STRANGE BEAUTY IN BRUTALITY
World War I poet Wilfred Owen intended his words as a caution for future generations, writes Mahir Ali
During a visit to London in 1920, Bengali poet, philosopher and polemicist Rabindranath Tagore received an unexpected letter from a Mrs Susan Owen. She wished to share some information about her favourite son. “It is nearly two years ago, that my dear eldest son went out to the War for the last time,” she wrote, “and the day he said Goodbye to me … my poet son said these wonderful words of yours … ‘when I leave, let these be my parting words: what my eyes have seen, what my life received, are unsurpassable’. And when his pocket book came back to me — I found these words written in his dear writing — with your name beneath.”
Tagore was something of a celebrity in Britain at the time, a white-bearded Indian sage who bore a resemblance to the then recently deceased Leo Tolstoy. He had won the Nobel Prize in Literature in 1913 on the strength, essentially, of Gitanjali, a collection of poetry he had translated from the original Bengali with the assistance of William Butler Yeats, which is the source for the aphorism that appealed to Owen’s son. That son, Wilfred, is likely to have perceived rather differently from Tagore the context of what each of them considered “unsurpassable”.
It is equally likely that the young Englishman was unfamiliar with Tagore’s thought-provoking critique of nationalism as well as the poem, composed on the last day of the 19th century, that demonstrates a remarkable prescience about the maelstrom that sneaked up on Europe shortly afterwards: The last sun of the century sets amidst the blood red clouds of the West and the whirlwind of hatred The naked passion of self-love of Nations, in its drunken delirium of greed, is dancing to the clash of steel and the howling verses of vengeance The hungry self of Nation shall burst in a violence of fury from its own shameless feeding For it has made the world its food …
Wilfred Owen’s final foray into that maelstrom came in August 1918. He won a Military Cross shortly afterwards. But while the Armistice Day bells pealed on November 11, his family received a telegram informing them that Wilfred had been killed a week earlier — 100 years ago last Sunday — while leading the men under his command across the Sambre-Oise canal at Ors.
The second lieutenant was 25, his longevity abbreviated by a year even in comparison with the life span of his favourite predecessor poet, John Keats.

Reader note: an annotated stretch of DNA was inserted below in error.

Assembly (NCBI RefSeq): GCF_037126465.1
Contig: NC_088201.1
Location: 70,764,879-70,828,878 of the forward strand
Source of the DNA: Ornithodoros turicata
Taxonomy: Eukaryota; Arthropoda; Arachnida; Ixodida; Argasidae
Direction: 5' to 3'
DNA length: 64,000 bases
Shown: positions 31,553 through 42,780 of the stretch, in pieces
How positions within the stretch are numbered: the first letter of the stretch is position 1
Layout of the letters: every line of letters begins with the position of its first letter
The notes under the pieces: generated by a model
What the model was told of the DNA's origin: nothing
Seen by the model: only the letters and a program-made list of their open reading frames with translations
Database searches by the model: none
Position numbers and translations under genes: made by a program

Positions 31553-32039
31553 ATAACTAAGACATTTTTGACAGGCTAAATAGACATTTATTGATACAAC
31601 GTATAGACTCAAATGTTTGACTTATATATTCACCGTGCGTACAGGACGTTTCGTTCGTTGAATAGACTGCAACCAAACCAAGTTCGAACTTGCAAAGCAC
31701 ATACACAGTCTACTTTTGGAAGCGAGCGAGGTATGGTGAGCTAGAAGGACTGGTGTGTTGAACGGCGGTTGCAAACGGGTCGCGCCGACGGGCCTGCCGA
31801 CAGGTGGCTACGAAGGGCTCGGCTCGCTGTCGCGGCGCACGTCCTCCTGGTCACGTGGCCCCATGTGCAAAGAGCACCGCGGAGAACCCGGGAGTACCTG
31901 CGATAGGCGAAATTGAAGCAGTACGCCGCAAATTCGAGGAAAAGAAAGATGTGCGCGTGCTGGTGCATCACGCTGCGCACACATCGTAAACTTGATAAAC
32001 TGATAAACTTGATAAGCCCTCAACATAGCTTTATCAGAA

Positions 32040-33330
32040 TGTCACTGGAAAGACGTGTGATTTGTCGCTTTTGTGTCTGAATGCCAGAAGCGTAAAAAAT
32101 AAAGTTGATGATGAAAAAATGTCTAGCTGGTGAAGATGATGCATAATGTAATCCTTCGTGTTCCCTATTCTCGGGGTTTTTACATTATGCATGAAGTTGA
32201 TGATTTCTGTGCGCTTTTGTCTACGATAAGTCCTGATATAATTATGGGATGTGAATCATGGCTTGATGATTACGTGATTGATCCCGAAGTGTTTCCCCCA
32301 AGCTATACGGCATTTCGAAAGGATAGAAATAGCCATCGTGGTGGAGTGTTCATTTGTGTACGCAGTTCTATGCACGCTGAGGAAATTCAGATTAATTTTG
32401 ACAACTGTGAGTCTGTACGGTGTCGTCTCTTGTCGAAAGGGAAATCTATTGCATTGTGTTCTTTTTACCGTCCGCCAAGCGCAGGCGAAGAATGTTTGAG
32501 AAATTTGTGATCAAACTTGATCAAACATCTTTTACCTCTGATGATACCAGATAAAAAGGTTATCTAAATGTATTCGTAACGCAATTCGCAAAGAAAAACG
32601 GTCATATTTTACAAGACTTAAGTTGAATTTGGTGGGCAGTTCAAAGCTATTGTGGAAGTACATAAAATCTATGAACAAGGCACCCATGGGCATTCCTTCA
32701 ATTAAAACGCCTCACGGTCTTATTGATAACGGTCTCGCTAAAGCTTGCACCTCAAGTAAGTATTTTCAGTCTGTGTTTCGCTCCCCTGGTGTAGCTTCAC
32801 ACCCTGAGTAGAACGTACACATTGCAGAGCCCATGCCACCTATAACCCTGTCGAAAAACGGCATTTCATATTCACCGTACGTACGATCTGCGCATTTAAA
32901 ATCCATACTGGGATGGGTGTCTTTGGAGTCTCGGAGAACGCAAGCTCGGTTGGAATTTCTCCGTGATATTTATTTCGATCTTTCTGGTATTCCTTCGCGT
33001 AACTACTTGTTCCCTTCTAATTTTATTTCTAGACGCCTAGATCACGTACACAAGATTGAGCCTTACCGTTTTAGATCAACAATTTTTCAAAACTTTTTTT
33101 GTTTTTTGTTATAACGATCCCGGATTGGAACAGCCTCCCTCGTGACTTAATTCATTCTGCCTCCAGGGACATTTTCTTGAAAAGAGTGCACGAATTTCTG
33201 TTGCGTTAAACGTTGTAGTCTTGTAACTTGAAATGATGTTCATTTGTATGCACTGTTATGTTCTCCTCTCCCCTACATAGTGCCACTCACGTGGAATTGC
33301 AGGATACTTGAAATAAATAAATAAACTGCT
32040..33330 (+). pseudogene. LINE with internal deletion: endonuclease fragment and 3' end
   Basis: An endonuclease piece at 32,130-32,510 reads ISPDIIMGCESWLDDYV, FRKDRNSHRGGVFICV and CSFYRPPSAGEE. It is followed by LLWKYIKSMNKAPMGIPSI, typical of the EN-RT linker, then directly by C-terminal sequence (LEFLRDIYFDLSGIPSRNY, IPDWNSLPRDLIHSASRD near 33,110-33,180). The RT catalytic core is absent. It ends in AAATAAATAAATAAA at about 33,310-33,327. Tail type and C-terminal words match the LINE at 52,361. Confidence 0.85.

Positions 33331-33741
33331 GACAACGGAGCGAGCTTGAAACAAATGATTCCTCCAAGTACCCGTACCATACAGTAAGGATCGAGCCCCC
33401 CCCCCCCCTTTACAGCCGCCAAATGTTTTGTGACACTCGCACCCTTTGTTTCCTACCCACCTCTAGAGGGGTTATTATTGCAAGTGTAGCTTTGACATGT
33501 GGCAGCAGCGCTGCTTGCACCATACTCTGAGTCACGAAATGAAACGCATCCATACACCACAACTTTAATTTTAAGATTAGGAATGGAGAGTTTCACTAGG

Unlike all too many of his contemporaries, though, Owen did not exactly die in vain. At least for the past half-century, his poems have served as a prism through which the so-called Great War is viewed. But, despite being anthologised by his friend Siegfried Sassoon in 1920 and Edmund Blunden a decade later, they did not enter popular parlance until pacifist composer Benjamin Britten incorporated some of Owen’s most potent verses in his War Requiem, written for the 1962 inauguration of the restored Coventry Cathedral.
Coincidentally, about the same time, a fellow composer appropriated a contemporary young poet’s verses as the centrepiece of his 13th symphony: Dmitri Shostakovich immortalised Yevgeny Yevtushenko’s poem Babi Yar, which catapults from a reflection on an egregiously atrocious component of the Judeocide that accompanied World War II into a searing condemnation of anti-Semitism. It also serves as a reminder that the “war to end all wars” not only did nothing of the kind but in fact sowed the seeds for an even more outrageous bloodbath.
Owen entered Britain’s national curriculum during the 1960s, and eventually the curricula of Commonwealth nations, which is where I first encountered him and was blown away by his visceral descriptions and implicit denunciations of war. He did not dwell on the causes but seemed to suggest that the sheer awfulness of military conflict between nations stripped away all justifications.
The alliteration and onomatopoeia of the sonnet Anthem for Doomed Youth made a powerful impression, but so did the realisation that “those who die as cattle” were by no means restricted to Gallipoli or the Somme, and that “the stuttering rifles’ rapid rattle” continued to “patter out” all too many “hasty orisons”.
Dulce et Decorum Est stands out not only for nailing Horace’s destructive untruth about the value of patriotic sacrifice but also because gas attacks against unsuspecting victims remain par for the course on Middle Eastern battlefields — notably in Syria, where chlorine, used to such devastating effect in World War I, continues to serve as a favourite weapon for the Assad regime and some of its opponents.
Owen pictured a gas attack on a retreating column of comrades in which just one fails to fit “the clumsy (helmet) just in time”. “In all my dreams, before my helpless sight, / He plunges at me, guttering, choking, drowning,” he declares, comparing the soldier’s “hanging face” to “the devil’s sick of sin”, before going in for the kill, so to speak:
THESE ELEGIES ARE TO THIS GENERATION IN NO SENSE CONSOLATORY. THEY MAY BE TO THE NEXT. ALL A POET CAN DO TODAY IS WARN
If you could hear, at every jolt, the blood Come gargling from the froth-corrupted lungs, Obscene as cancer, bitter as the cud Of vile, incurable sores on innocent tongues, My friend, you would not tell with such high zest To children ardent for some desperate glory, The old Lie: Dulce et decorum est Pro patria mori.